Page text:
Secondly, he's in line for an Ashes spot. He's not officially a member of the party, but he's right there in Australia. As soon as someone gets injured or gets bored and goes home, Rob's there. He's in with a chance.

Rob actually played for England on the last Ashes tour. The Australians apparently thought quite a bit of him. Seasoned cricket journalists always cite instances where Australians 'rate' an English player. The subtext is that Australians know the secret of cricket, whereas we Brits don't. If they think someone's good, it means that their special 'good cricketer' sense has come into play.

It's not true. English people know a good cricketer when they see one. How else would we have selected such modern day masters as Jason Gallian, Darren Maddy and Chris Schofield?

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Tuesday, September 12, 2006

The Pakistan one-day blueprint

Despite their recent win, which we still haven't written about, England are absolute garbage when it comes to one-day cricket. They definitely give the impression that they don't know what they're doing. They certainly don't know who they want doing it. We can help on the first count, but as for the staff - England would do well to find players of the standard contained within our example.

We always thought that Pakistan's one-day side of a few years back had the game pretty much sorted. They opened with Saeed Anwar and Shahid Afridi. Two batsmen on the combustible side. One unparalleled for sheer six-hitting destruction, the other a certified master, who might not reach quite the same level of wild, thrashing abandon, but who could maintain top gear for much longer.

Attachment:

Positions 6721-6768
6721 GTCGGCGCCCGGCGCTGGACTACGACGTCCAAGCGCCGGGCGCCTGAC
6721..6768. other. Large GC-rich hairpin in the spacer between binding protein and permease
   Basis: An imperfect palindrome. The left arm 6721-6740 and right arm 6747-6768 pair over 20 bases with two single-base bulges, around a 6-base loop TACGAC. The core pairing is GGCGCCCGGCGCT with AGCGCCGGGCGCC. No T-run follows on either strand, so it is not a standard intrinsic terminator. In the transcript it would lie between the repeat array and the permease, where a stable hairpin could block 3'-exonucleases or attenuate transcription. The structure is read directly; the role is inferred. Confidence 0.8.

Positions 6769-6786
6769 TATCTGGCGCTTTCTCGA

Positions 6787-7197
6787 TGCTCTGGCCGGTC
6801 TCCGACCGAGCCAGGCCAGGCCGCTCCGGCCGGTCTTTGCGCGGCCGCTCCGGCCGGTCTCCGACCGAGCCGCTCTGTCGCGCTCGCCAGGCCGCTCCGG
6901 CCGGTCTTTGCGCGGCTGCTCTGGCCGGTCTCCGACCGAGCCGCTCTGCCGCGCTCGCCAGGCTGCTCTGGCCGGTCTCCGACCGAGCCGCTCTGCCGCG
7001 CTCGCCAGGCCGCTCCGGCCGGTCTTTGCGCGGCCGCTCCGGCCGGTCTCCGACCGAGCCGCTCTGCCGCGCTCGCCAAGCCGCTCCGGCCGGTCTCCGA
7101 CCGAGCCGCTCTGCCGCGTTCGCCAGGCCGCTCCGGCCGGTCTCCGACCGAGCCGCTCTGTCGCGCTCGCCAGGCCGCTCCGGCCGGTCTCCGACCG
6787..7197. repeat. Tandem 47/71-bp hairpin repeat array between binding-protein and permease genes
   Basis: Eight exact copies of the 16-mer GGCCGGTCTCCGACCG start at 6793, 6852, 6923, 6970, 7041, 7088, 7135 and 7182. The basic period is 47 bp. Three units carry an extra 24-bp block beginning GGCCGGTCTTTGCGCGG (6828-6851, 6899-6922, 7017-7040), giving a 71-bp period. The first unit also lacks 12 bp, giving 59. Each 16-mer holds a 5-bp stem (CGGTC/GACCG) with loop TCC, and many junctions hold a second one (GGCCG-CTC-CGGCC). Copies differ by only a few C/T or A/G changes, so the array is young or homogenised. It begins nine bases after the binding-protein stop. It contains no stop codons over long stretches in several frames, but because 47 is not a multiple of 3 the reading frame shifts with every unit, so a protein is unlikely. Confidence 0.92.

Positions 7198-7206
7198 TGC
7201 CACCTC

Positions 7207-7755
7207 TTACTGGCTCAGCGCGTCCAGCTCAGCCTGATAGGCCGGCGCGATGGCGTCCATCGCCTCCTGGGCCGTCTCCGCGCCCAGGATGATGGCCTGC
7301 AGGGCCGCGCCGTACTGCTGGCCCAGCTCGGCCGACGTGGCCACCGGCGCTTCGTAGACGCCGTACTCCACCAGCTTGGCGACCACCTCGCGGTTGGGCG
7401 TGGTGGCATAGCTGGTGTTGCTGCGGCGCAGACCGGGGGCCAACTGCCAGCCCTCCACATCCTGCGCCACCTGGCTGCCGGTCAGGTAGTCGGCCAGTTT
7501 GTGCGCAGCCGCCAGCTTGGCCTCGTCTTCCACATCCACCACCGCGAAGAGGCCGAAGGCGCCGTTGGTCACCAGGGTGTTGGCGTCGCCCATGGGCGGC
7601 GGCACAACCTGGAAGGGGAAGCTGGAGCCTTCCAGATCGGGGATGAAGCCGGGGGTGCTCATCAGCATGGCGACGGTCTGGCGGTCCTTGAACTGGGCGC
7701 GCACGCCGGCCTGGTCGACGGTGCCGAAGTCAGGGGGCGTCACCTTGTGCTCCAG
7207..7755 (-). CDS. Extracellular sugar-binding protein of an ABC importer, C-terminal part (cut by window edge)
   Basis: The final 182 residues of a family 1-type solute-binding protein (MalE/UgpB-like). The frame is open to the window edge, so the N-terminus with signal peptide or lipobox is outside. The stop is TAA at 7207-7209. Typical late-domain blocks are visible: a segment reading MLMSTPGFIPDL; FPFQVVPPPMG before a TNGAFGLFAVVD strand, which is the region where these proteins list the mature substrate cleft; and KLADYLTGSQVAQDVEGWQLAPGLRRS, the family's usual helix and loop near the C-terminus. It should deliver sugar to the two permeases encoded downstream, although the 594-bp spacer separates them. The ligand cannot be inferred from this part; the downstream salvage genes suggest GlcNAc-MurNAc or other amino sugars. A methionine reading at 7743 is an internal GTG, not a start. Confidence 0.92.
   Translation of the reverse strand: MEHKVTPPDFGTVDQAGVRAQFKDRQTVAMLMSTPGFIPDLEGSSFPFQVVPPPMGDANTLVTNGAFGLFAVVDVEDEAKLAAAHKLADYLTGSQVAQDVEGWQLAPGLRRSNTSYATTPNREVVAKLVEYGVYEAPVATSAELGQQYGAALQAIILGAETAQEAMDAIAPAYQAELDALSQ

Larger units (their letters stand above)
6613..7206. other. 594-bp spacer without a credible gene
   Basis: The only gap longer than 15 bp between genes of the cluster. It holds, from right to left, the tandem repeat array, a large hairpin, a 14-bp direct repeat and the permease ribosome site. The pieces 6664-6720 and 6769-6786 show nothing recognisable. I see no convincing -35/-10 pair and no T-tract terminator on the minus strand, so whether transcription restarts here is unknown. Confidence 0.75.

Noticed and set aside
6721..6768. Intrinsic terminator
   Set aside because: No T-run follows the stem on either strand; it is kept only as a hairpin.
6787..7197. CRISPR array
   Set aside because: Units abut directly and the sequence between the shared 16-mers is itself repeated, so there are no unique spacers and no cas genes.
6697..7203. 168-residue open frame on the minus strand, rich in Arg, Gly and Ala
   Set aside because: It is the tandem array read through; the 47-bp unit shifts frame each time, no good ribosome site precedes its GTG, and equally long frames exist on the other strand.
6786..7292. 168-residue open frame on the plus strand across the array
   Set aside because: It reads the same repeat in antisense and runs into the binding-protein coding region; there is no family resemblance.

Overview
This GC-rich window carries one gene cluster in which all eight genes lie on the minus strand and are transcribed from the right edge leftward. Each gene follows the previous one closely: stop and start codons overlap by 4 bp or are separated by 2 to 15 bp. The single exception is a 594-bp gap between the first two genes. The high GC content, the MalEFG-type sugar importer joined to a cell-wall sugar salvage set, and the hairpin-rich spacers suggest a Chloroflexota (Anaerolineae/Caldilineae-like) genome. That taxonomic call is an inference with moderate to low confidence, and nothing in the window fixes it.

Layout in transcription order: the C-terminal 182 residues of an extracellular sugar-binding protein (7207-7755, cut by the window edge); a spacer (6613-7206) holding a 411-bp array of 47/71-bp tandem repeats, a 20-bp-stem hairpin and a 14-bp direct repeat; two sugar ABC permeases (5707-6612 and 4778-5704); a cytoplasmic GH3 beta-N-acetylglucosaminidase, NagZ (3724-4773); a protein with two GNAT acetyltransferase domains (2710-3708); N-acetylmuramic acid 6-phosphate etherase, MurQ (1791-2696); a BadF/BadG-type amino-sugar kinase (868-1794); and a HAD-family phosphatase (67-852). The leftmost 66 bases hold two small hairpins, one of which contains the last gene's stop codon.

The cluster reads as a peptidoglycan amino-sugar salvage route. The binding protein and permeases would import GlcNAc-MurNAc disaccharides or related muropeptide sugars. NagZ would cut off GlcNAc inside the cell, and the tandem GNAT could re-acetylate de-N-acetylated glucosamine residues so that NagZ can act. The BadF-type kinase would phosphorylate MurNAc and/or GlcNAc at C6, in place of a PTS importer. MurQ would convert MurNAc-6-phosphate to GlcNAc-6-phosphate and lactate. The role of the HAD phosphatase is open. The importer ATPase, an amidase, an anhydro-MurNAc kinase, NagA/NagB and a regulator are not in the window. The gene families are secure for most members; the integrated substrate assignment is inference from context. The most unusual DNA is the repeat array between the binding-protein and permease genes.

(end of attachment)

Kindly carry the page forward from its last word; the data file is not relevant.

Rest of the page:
Following them were some batsmen. Probably three of Ijaz Ahmed, Inzamam-ul-Haq, Younis Khan and the then Yousuf Youhana. They would play the ball around sensibly for twenty-five or thirty overs, keeping wickets in hand for the final onslaught. Then whoever was batting with Inzy would run him out and the fun would begin.

Batting at six, seven, eight and nine would be the assault team: Azhar Mahmood, Abdul Razzaq, Moin Khan (or maybe Rashid Latif, depending on the politics of the moment) and finally Wasim Akram. These guys would attempt to double Pakistan's score before the end of the innings. They'd attempt this continually, so they'd still be trying to double the score off the final ball of the innings. It's not possible, but they had a damn good go.

Bowling-wise, Wasim and Waqar would decapitate the opposition batting line-up. Then Azhar Mahmood and Abdul Razzaq would keep it tight for a bit, followed by Saqlain Mushtaq and Shahid Afridi. The style of bowling kept changing and the batsmen could never settle. Wickets might fall, or if they didn't, the run-rate would climb. Then when the batsmen thought they were getting set and preparing themselves for a final fling, the coup de grace: Wasim and Waqar would return. Pakistan would win.

Now all England need to do is find 11 players capable of putting this into practice. We reckon they've got one: Paul Collingwood in the middle-overs accumulating role. Maybe Chris Read, actually. He's got a bit of the Moin Khan about him.


Sunday, September 10, 2006